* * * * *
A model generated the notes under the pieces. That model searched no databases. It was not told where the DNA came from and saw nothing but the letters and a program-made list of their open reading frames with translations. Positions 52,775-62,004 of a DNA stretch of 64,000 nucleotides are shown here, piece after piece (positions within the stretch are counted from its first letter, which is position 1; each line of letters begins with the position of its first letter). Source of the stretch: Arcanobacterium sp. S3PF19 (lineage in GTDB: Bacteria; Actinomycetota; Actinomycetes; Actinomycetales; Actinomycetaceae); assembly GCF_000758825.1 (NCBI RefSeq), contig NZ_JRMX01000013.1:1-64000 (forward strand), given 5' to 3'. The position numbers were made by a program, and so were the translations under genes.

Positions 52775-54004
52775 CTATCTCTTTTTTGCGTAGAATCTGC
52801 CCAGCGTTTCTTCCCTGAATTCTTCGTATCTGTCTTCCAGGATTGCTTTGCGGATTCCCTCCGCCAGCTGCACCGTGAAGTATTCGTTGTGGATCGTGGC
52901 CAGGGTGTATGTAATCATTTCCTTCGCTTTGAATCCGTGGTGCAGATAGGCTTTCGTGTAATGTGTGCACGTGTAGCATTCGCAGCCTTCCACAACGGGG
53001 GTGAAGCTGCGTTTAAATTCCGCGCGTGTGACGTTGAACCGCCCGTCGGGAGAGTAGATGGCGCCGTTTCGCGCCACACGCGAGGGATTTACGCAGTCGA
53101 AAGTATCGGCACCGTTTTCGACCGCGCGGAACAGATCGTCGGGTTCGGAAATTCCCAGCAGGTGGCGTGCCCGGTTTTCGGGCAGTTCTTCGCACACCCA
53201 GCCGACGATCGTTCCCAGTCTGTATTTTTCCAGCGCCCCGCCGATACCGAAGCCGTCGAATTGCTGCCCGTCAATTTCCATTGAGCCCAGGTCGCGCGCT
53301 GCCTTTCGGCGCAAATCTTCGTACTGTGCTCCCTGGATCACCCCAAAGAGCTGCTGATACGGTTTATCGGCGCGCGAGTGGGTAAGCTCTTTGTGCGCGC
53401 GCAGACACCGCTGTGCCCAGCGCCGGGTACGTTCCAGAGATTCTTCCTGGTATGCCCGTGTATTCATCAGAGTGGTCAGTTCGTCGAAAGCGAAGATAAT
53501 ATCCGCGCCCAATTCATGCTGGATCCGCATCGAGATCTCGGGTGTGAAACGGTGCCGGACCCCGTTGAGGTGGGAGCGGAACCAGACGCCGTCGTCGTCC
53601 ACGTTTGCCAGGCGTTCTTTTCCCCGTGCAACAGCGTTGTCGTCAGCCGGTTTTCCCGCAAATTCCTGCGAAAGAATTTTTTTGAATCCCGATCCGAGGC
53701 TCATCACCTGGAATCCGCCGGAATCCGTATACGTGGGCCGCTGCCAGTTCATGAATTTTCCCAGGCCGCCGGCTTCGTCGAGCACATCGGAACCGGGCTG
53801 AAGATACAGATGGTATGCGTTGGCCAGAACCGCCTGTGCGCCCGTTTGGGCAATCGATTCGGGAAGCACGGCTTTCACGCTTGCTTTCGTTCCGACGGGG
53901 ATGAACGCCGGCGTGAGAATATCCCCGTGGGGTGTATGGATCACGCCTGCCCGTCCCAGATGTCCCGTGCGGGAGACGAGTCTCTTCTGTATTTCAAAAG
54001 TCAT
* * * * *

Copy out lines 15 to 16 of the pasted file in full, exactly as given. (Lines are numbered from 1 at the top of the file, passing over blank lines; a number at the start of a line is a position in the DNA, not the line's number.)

53901 ATGAACGCCGGCGTGAGAATATCCCCGTGGGGTGTATGGATCACGCCTGCCCGTCCCAGATGTCCCGTGCGGGAGACGAGTCTCTTCTGTATTTCAAAAG
54001 TCAT